• Total traffic proportion versus rivals

  • Competitor’s channel blend

  • Target demographic overlap


If you want to take your analysis to the next level, you can begin to delve deeply into channel-specific metrics once you have identified the broad metrics. Using PPC as an example, you should monitor your spending habits, impression share, and return on ad spend (ROAS). You should conduct a keyword gap analysis for SEO purposes.

Bring Back Your Wider Insights and Evaluate

After collecting all of this information, it is time to evaluate. Spend time contextualizing your initial findings in the context of the larger marketing environment. The objective here is to discern competitors’ strategies, identify growth opportunities, and determine if your strategy may need to be adjusted.

We suggest beginning by comparing your data with broader market metrics, such as total traffic share, to determine whether the market is expanding or contracting. After that, you can narrow your focus to specific channels or competitors.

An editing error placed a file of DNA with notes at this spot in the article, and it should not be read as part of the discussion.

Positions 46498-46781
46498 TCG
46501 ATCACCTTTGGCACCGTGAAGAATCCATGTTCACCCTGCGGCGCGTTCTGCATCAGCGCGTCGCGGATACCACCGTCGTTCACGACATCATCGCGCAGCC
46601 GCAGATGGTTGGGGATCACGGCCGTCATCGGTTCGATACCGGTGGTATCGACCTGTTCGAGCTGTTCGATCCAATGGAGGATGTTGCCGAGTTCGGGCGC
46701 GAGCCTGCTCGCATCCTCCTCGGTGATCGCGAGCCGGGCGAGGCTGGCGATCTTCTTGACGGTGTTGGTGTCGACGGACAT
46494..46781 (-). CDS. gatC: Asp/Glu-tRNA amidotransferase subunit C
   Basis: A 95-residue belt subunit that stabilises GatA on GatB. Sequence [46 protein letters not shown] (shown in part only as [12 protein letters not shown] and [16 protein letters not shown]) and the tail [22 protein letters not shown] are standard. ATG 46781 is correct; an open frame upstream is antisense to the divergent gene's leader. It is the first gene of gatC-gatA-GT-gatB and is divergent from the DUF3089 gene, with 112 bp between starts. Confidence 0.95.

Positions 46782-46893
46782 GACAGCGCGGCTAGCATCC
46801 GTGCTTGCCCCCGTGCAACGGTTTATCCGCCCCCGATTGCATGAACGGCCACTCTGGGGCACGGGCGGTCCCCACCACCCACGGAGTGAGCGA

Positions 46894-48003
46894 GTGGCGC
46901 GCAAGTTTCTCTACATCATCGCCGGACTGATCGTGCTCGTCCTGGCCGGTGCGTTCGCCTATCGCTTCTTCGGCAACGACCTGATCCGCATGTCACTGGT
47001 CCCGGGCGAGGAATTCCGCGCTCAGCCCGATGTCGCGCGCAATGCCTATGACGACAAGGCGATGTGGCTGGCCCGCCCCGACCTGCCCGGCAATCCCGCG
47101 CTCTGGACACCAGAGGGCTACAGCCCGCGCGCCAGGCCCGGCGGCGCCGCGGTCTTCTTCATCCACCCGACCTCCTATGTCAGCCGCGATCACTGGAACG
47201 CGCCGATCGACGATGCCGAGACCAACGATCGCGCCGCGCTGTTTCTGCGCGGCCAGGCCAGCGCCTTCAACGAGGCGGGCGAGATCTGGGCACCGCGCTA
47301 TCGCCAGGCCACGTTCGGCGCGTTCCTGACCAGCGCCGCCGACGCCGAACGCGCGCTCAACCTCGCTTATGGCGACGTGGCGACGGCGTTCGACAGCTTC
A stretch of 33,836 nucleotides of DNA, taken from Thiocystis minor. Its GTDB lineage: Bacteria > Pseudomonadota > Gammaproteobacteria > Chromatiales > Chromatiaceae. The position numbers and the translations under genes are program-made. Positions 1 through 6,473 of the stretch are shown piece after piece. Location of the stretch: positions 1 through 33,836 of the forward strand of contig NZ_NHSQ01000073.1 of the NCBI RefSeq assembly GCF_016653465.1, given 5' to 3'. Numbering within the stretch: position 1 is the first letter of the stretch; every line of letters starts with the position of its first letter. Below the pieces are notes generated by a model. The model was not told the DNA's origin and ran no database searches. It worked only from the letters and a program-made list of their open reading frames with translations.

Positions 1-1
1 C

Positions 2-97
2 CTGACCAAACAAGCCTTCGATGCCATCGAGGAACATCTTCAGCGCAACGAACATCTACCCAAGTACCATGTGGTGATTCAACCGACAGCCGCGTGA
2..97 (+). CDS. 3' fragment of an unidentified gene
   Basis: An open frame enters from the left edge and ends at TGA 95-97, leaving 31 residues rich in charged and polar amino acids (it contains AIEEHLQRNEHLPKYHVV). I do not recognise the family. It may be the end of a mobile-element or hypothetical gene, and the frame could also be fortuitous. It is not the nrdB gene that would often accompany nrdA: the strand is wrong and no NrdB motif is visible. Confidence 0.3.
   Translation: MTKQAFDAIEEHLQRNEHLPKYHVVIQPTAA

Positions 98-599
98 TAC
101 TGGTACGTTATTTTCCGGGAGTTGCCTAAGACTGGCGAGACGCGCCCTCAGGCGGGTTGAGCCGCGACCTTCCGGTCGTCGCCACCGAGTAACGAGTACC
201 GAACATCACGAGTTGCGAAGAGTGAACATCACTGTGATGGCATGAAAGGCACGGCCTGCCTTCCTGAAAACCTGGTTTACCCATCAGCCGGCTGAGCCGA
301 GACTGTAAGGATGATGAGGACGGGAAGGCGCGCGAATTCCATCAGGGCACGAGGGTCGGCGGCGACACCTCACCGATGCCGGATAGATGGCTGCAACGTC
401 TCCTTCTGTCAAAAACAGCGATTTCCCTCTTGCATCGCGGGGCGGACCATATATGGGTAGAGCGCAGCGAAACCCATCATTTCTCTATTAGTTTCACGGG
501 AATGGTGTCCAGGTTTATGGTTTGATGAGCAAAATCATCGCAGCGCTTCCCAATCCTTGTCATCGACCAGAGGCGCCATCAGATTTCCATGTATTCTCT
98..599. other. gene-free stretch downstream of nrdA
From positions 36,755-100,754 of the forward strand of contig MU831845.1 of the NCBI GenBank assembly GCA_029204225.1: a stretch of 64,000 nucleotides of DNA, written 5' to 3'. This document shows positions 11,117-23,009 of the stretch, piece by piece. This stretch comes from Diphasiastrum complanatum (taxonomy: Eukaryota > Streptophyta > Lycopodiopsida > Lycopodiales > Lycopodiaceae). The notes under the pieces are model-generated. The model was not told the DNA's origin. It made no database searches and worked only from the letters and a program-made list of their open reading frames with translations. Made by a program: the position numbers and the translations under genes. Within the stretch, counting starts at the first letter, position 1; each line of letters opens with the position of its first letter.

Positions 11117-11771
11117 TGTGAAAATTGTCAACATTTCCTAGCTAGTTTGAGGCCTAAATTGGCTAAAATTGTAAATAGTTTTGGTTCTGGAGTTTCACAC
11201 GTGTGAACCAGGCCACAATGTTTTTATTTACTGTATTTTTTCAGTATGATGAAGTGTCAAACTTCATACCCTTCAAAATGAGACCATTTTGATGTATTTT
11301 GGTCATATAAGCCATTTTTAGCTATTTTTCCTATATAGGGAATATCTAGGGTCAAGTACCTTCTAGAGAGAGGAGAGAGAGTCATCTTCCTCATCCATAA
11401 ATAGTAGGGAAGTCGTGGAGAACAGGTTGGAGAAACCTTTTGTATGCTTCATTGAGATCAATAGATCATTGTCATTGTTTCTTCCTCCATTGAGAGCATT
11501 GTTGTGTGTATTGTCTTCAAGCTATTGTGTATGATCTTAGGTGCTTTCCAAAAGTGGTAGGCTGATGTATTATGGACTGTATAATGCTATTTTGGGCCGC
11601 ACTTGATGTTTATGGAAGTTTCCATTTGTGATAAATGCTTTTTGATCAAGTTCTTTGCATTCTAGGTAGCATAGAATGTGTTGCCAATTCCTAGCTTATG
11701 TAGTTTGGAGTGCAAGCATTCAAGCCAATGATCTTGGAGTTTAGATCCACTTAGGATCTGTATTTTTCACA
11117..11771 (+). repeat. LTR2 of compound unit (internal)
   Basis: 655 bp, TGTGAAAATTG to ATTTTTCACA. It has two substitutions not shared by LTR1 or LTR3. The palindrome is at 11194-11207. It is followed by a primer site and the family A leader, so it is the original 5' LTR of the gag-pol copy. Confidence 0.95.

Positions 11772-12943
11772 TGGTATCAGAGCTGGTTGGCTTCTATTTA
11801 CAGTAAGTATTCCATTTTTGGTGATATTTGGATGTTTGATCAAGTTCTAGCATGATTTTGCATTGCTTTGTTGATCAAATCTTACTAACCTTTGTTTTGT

As an illustration, overall market traffic is declining, as are search volumes for key products; therefore, the market is not presently expanding. However, the total traffic share of your main competitors is increasing. From this, you can deduce that they are thriving and acquiring market share from other competitors in the industry – possibly from you.

The next stage is to examine specific channels or individual competitors, as this will help you determine your next course of action. Using the preceding illustration, you have already determined that the market is declining. Now, you notice that competitors are decreasing their PPC spending while simultaneously increasing their social media traffic. This may imply that they are shifting their PPC expenditure to social media, as paid search may no longer be effective in a declining market. These insights will provide you with the knowledge and opportunity to proceed.

These three stages will provide you with a comprehensive comprehension of the market and competitive landscape and enable you to determine the next steps in your strategy.

Competitor Analysis Models

There are numerous competitor analysis models available for use. We have hand-selected several useful frameworks for conducting analysis. The optimal paradigm is the one that aligns with your unique business objectives.

If you wish to identify your unique selling proposition in comparison to competitors, the Points of Parity & Points of Difference model is appropriate; however, if you are searching for new opportunities in the market, a SWOT analysis may be more suitable.

Points of Parity – Points of Difference